Inclusive publisher Knights Of expand their list of chapter-books for younger readers with Mind and Me by Sunita Chawdhary, a comedy double-act starring a young girl named Maya, and Mind, the physical manifestation of Maya’s emotions and mental state. There’s a relatable dynamic between the pair, with Mind hindering and helping Maya in equal measure, and the book serves as a great introduction to emotional literacy for younger readers.
Juniper Mae: Knight of Tykotech City (Sarah Soh, Flying Eye) marks the start of an exciting new graphic novel series, perfect for fans of Hilda and She-Ra and the Princesses of Power. The technologically advanced yet isolated Tykotech City is experiencing rolling power-cuts, which intrigues shy young inventor Juniper Mae. But what happens when a malfunctioning jet-pack leaves Juniper stranded in the wild forest beyond the city’s border? Soh’s worldbuilding is compelling, her colour palette pitting the metropolis against the forest, and in loveable protagonist Juniper we learn about self-confidence and different kinds of strength.
In Swimming on the Moon (Bloomsbury), the latest novel from award-winning author Brian Conaghan, young Anna is determined to derail her parents’ impending separation by orchestrating a family trip to Italy – the title refers to the perceived impossibility of pulling off such a task. Central to the story is the tenderly-drawn relationship between Anna and her twin Anto, a non-verbal autistic boy – in all, an emotionally literate look at family and empathy.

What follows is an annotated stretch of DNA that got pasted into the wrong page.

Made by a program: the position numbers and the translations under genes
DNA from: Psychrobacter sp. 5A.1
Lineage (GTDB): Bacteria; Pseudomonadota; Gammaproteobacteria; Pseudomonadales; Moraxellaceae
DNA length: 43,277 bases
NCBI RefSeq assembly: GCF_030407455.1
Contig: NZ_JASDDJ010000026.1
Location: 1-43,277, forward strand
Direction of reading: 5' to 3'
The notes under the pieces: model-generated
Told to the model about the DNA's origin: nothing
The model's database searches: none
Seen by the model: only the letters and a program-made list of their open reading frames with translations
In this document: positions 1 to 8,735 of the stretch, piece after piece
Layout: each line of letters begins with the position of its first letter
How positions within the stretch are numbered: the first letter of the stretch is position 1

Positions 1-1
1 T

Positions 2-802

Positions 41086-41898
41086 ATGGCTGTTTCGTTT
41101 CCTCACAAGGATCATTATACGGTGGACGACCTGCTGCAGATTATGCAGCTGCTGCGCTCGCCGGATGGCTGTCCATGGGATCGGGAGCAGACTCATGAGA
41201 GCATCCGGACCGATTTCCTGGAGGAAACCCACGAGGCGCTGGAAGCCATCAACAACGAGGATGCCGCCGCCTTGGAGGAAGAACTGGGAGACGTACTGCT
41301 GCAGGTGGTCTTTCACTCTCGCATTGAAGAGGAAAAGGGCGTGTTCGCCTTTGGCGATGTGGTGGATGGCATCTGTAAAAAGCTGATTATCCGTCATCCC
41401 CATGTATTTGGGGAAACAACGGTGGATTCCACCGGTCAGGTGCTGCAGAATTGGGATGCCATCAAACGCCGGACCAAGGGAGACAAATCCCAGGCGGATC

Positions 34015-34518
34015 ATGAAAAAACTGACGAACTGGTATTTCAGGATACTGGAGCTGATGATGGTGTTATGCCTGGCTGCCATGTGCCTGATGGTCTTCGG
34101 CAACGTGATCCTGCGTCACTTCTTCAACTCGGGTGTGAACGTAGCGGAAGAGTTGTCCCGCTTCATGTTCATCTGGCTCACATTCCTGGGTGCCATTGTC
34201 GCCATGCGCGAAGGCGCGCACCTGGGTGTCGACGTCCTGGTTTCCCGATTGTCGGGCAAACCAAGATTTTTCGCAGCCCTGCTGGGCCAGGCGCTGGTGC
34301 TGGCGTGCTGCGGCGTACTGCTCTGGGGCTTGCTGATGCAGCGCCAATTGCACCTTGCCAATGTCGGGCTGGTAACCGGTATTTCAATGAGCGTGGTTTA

A compelling work of historical fiction from Andersen Press, Little Sure Shot by Matt Ralphs tells the story of Phoebe Ann Mosey growing up in poverty in rural Ohio with her family, facing trauma and hardship to eventually become the celebrated sharpshooter she is known as today, under the stage name Annie Oakley. Feminism is a key theme here, as Phoebe/Annie attempts to carve out a life within a very patriarchal society; the book also explores other aspects of American history, including racial (in)equality and the role played by First Nations Americans in this chapter of the country’s history. Annie’s individual voice shines through in Ralph’s assured prose.
Also from Andersen, and following on from 2018’s Mary and Frankenstein comes Arthur Who Wrote Sherlock – where Mary was illustrated by Júlia Sardà, here Isabelle Follath’s illustrations accompany Linda Bailey’s text. This picturebook-format biography of Arthur Conan Doyle explores not only how an author can become inextricable from their work, but the power of a work or character to eclipse the author entirely, to the point of Doyle ‘killing off’ Sherlock Holmes in order to try and escape the association (only to resurrect him following mass outcry). Links well to study of the Victorian era, and would appeal to any with an interest in detective and mystery stories.
A Passing On of Shells marks the launch of a new poetry list from independent publisher Scallywag Press. The imaginative exercise that poet Simon Lamb sets himself is to write poems of exactly 50 words. Their compact length does not come at the expense of depth, far from it; these warm and witty poems cover a wide range of themes, feelings and poetic devices, and are accompanied by supportive illustrations from the award-winning Chris Riddell.
Ravencave is the second Barrington Stoke title from Marcus Sedgwick, publishing in March following the author’s tragic passing in 2022. A complex and atmospheric ghost story set in rural Yorkshire, with a key focus on family and ancestry, in particular around the industrial history of the county. Like all the best ghost stories, Ravencave is inextricably linked to place and people, with a raw emotional heart. Sedgwick’s previous title for Barrington Stoke, Wrath, has been posthumously longlisted for the 2023 Yoto Carnegie Medal for Writing.